According to a study released this week by Nielsen, people in the United States aged 13 and up spent an average of 6.3 hours playing games per week in 2013. That's a 12 percent increase from the 5.6 hours they spent on weekly gaming in 2012. Not only is game-playing on the rise, according to Nielsen's 360 Gaming Report, but gamers are also diversifying the devices they play on.
According to the report, 50 percent of US console gamers say they also play games on a mobile or tablet device. This is up from 46 percent in 2012 and 35 percent in 2011. Nielsen says this data suggests that new avenues of play--smartphones and tablets--aren't cannibalizing gaming time, but rather strengthening engagement overall.
It's no surprise, then, that major publishers often support their core console games with either dedicated spinoff games or companion apps, like the recently released ctOS app for Watch Dogs. Another example is Square Enix, which is simultaneously working on a AAA Hitman game and mobile/tablet Hitman titles.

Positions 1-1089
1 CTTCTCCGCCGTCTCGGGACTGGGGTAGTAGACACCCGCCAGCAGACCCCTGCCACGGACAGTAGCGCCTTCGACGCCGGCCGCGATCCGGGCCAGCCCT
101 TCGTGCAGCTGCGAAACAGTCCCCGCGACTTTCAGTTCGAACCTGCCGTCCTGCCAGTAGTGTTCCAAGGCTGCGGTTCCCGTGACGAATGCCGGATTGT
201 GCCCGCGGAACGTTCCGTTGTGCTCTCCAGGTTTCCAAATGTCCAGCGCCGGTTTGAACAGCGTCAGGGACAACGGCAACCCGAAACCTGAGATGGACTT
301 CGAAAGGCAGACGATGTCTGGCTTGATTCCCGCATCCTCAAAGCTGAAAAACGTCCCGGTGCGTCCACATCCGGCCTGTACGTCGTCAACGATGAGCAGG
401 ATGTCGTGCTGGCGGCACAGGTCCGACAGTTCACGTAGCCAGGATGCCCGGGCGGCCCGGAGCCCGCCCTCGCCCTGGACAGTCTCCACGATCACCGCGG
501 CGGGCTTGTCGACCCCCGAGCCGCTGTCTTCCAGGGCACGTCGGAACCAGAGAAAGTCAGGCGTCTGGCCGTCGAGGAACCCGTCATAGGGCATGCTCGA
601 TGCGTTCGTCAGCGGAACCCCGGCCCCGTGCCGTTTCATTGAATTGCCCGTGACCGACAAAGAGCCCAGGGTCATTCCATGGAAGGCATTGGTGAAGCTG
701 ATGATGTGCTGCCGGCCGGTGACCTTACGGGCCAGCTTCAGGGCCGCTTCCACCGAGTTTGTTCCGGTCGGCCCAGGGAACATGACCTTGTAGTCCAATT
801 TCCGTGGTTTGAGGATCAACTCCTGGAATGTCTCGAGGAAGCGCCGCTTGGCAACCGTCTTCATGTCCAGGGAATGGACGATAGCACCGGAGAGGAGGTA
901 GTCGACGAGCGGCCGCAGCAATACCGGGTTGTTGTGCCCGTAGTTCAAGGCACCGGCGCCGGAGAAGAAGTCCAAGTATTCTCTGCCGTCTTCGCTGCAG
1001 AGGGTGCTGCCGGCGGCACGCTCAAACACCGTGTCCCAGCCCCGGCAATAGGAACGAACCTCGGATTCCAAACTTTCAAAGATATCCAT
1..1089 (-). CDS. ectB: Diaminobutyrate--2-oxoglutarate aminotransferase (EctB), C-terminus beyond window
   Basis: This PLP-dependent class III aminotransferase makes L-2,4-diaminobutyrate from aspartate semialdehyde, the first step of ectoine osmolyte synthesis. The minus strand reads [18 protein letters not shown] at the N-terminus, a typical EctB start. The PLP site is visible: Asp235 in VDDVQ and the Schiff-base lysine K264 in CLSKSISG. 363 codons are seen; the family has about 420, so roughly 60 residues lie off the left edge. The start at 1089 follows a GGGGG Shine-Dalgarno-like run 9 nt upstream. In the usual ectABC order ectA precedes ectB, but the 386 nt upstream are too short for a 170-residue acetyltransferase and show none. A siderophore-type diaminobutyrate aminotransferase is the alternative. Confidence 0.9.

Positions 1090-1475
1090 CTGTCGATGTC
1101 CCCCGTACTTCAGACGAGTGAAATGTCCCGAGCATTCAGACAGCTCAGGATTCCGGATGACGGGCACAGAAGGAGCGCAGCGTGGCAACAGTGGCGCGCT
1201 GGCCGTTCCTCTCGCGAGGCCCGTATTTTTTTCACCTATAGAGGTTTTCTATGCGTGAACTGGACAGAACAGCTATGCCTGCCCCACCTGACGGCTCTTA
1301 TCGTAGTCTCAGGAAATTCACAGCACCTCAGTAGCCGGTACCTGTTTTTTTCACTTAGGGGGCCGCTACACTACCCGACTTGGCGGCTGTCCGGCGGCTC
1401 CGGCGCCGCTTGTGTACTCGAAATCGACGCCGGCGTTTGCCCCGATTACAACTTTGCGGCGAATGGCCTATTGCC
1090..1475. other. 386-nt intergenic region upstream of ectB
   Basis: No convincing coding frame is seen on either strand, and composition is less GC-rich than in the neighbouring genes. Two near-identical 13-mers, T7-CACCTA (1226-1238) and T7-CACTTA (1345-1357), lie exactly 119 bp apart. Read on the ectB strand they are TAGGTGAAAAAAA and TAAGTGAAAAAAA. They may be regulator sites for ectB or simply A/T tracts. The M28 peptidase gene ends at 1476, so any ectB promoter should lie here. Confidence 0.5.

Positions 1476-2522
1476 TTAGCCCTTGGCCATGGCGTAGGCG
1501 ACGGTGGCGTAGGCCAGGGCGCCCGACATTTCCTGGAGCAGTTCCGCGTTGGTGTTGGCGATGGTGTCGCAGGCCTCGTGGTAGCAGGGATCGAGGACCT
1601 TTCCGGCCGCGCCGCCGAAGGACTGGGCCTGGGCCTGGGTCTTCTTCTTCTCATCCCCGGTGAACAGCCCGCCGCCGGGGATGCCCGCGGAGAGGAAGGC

The Nielsen 360 Gaming Report also shows that time spent gaming on mobile and tablet gaming is on the rise, which shouldn't be much of a surprise. In 2013, mobile and tablet gaming took up 19 percent of US gamers' time, compared to 13 percent in 2012 and 9 percent in 2011.
The top category for playtime in 2013 overall was the Xbox 360/PlayStation 3/Wii generation of consoles, which gamers spent 34 percent of their time on last year. This category only slightly edged out PC, which made up 33 percent. In 2012, PC reigned king with 39 percent, compared to 37 percent for the seventh generation of consoles.
Newcomer consoles like the Wii U, Xbox One, and PlayStation 4 made up just 4 percent of US gamers' playtime in 2013, though as adoption of these platforms continues to rise, this number is expected to grow. Nielsen's study was based on a survey of a representative sample of more than 2,000 US consumers aged 13 or older. It was conducted in Q4 2013 and Q1 2014.